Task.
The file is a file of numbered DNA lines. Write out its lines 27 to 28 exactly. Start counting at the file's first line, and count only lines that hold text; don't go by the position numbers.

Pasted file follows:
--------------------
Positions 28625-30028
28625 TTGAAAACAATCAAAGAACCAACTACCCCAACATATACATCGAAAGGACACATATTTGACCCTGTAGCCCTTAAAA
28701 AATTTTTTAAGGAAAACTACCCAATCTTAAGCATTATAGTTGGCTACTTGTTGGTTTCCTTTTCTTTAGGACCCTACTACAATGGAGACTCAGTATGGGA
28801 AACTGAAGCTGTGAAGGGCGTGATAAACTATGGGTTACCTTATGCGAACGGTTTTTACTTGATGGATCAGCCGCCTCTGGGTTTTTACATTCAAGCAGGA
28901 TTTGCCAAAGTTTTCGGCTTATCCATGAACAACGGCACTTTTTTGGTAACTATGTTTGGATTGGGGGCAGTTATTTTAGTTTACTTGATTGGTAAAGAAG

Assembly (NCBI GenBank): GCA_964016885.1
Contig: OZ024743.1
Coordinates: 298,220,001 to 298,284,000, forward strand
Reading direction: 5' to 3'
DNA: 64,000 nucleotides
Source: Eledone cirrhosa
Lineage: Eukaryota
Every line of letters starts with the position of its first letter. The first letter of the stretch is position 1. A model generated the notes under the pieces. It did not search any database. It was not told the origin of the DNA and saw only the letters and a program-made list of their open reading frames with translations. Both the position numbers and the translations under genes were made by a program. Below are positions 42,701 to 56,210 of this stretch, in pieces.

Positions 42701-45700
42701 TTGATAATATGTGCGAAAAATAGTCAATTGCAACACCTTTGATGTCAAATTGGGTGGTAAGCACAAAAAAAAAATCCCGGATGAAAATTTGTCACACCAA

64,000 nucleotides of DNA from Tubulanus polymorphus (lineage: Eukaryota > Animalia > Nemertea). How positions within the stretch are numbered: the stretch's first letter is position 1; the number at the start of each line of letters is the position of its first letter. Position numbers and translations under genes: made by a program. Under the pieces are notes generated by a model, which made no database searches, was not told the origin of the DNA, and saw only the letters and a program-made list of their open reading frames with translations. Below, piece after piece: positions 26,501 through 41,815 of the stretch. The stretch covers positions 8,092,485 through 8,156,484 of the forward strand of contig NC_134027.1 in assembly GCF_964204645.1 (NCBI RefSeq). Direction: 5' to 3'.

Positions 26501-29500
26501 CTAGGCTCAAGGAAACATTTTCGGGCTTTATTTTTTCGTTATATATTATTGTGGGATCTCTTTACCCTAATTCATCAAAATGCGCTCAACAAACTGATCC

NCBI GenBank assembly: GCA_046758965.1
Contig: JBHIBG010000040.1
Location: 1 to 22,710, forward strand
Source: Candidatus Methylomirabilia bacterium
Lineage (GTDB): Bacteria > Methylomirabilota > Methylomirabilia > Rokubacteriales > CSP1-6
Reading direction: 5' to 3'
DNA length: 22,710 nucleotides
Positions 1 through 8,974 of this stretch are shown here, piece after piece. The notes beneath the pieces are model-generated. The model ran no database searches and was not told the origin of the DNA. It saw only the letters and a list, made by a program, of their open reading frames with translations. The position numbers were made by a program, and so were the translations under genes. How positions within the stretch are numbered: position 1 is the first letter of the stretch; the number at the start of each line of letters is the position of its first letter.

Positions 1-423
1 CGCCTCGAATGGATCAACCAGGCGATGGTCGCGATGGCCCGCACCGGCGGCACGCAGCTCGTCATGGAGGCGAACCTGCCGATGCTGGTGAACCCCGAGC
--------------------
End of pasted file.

Positions 1-423
1 CGCCTCGAATGGATCAACCAGGCGATGGTCGCGATGGCCCGCACCGGCGGCACGCAGCTCGTCATGGAGGCGAACCTGCCGATGCTGGTGAACCCCGAGC